by Ian Apperley
We know we have a serious problem with housing affordability. We also know that it will be an election issue. Wellington is likely to see the problem intensify as house prices here keep going up. The issue is complex, so what to do?
I’ll start by apologising for the length of this article. There are a lot of different ways to address this issue, and I want to cover as many as I can.
One of the traps that we, the country, face is something in systems thinking called “policy resistance.” This occurs when we have a whole range of levers and factors we could use to try and resolve the housing affordability issue – but they work against each other. For example, one political party pulls a bunch of levers and another political party attempts to pull them in the other direction. This causes stasis and at worse unpredictability.
Defeating policy resistance requires everyone to work together – a fine hope in an election year. Anyway, on with some ideas on how to increase housing affordability.
Admitting we have a problem is a good start. The Wellington City Council sees it as a significant issue, while the National-led government refuses to admit it. In fact, National abolished the Housing Minister role in the most recent Cabinet reshuffle. Every party other than National sees it as an issue.
Clearly, we need more housing. To build a house, we need land. So we need to free up land. As we have seen this is not as easy as it sounds. Grenada is a case in point where ignorance and fear are attempting to stop a large block of land being freed. Education and some brute force may be required to overcome it. This is the responsibility of the city council.
Red tape needs to be burnt. As a system matures – in this case, the system by which you get permission to build housing – it becomes increasingly complex and the levers become redundant or rusty. No longer fit for purpose, the system becomes archaic. The city council must reduce red tape; that wouldn’t be difficult from a rational perspective. However it will run into people protecting their interests. The time to get consents is long, the quality of the process is low, and the variability of the results is wide. All of that could be changed, with a will.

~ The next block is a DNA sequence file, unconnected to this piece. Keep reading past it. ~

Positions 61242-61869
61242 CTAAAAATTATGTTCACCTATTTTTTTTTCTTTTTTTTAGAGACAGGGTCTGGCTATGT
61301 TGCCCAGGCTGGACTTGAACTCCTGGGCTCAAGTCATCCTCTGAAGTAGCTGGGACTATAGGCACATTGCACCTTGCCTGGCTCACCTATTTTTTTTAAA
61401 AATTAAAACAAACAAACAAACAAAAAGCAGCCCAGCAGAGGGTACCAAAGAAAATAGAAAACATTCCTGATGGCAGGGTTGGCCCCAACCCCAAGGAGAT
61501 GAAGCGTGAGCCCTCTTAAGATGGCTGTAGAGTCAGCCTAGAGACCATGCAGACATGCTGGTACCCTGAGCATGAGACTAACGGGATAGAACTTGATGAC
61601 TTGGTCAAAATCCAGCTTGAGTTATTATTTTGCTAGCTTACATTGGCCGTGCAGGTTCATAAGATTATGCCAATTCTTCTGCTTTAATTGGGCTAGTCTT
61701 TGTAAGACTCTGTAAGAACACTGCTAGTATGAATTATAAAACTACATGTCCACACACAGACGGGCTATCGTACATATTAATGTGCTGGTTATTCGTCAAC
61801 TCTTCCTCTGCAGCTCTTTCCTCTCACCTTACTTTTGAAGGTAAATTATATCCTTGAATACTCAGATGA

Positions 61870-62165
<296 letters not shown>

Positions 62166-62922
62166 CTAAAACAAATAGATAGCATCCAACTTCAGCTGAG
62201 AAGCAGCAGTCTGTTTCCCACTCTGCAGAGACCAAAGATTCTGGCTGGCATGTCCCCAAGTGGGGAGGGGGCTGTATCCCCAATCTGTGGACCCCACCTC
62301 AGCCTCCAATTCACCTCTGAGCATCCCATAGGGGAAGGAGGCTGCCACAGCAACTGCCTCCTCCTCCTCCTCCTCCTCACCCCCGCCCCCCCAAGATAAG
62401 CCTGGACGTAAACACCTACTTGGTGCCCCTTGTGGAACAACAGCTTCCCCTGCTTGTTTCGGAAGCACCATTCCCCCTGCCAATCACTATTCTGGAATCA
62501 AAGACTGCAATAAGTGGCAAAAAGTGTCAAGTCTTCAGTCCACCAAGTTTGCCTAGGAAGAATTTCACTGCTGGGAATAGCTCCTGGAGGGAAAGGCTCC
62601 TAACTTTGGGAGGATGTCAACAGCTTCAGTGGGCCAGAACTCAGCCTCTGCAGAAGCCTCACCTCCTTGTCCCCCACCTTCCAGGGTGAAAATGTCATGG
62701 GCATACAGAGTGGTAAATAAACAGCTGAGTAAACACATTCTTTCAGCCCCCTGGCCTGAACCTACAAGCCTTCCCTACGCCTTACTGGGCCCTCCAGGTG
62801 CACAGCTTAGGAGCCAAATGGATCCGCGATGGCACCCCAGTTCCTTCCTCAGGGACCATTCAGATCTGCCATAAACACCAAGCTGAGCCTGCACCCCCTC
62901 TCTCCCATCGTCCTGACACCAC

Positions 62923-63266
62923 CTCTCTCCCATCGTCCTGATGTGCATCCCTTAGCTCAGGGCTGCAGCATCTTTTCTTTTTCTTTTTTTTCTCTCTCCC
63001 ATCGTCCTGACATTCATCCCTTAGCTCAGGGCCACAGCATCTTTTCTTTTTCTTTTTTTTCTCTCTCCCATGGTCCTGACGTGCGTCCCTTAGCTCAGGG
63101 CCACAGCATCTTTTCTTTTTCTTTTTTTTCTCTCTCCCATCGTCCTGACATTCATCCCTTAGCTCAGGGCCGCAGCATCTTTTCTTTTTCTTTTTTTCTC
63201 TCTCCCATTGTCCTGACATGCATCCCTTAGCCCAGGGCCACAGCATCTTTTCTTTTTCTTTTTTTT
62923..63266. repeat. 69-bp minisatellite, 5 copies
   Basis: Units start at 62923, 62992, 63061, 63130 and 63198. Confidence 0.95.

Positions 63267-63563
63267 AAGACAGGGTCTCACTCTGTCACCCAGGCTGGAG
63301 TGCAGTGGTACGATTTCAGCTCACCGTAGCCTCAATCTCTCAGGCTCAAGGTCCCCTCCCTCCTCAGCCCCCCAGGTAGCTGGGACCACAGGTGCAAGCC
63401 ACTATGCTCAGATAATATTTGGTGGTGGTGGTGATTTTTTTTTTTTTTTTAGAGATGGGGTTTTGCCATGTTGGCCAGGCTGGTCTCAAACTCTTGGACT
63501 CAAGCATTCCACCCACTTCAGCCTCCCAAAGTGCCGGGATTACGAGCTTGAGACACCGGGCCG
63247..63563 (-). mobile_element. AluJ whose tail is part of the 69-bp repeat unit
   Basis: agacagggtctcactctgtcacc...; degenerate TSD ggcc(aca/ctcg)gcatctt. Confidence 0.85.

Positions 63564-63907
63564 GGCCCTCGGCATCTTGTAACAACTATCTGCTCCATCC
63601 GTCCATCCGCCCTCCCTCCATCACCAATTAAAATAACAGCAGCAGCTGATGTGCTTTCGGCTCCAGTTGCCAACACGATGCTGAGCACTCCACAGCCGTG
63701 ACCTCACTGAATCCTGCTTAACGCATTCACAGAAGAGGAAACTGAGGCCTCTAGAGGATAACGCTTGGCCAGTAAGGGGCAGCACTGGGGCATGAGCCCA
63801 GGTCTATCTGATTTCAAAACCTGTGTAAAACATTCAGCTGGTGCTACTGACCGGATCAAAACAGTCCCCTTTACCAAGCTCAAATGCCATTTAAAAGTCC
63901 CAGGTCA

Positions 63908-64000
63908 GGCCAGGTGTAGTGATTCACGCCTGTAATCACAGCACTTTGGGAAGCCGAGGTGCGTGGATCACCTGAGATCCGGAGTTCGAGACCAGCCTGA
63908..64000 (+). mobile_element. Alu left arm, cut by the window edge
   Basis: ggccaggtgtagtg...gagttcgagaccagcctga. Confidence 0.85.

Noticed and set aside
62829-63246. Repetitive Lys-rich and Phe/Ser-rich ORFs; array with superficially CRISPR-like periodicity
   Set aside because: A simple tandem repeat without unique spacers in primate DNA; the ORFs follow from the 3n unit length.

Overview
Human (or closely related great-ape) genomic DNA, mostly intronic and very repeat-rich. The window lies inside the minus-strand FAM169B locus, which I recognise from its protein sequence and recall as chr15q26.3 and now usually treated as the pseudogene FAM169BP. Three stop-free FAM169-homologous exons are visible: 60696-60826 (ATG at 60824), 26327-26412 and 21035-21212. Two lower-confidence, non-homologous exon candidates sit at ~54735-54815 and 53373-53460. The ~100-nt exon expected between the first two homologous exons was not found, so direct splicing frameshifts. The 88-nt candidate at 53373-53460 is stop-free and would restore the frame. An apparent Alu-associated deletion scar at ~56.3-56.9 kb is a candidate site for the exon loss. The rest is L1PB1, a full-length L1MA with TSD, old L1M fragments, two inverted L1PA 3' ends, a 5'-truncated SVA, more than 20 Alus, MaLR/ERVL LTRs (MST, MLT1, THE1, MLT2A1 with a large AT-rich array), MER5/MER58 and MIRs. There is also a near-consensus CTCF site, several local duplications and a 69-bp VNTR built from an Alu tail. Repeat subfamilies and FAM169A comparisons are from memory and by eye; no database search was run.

The cost of construction materials must be reduced. The near-monopolistic system controlled by one private company making $9B per year. When it is cheaper to travel to another country, buy all your materials, and ship them back, something is wrong. This requires regulatory intervention from central Government who have failed to act.
House building rules need to be different according to where the house is to be built. For example, building a house on the flat in Miramar, exposed to the south, should demand a strong earthquake resilient build with excellent insulation and a heating source. Building a house in a place that is low earthquake risk and warm should require fewer build rules. This is a counter-intuitive lever in some respects in that it could increase red-tape. Again, it’s the responsibility of local councils.
We need to build smaller houses. We need to get over the idea of having a quarter-acre section with 150 square meter house in which two people rattle about. Smaller homes mean you get better use out of land and the costs of construction are reduced. This is our responsibility, the people; we need to progress this and let go of the dream we had in the 1950s.
Most Wellington land that is cheap and available in bulk is further away from the CBD. There is no point in building on the edge of the city limits if we can’t get people to work. Roading and public transport need to be sorted out. Right now, the costs of public transport, and the quality, coupled with choked roads, is slowing the ability to build further out. This issue in Wellington suffers from policy resistance more than any other with lobby groups, the city council, other local councils, the Regional Council, and central government all involved wildly pulling levers. They need to work together.
Wage growth needs to increase. There are a lot of statistics being thrown around. The reality is that most people can’t remember the last time they had a wage rise. There are so many actors managing this lever that it’s almost chaotic.
Health and Safety changes have not only significantly increased building costs, they have also introduced red tape and significant delays to construction. It’s so bad that, anecdotally, local construction companies are calling Worksafe to dob in their competitors. It doesn’t matter whether the competitors comply or not, it slows them down. As an aside, the laws have decreased safety in the industry as people carry out work themselves (knock your chimney down) and have also reduced the tax take as a “private” job is not considered covered under the Health and Safety laws. Health and Safety about house building need to be reviewed. This is central government’s responsibility.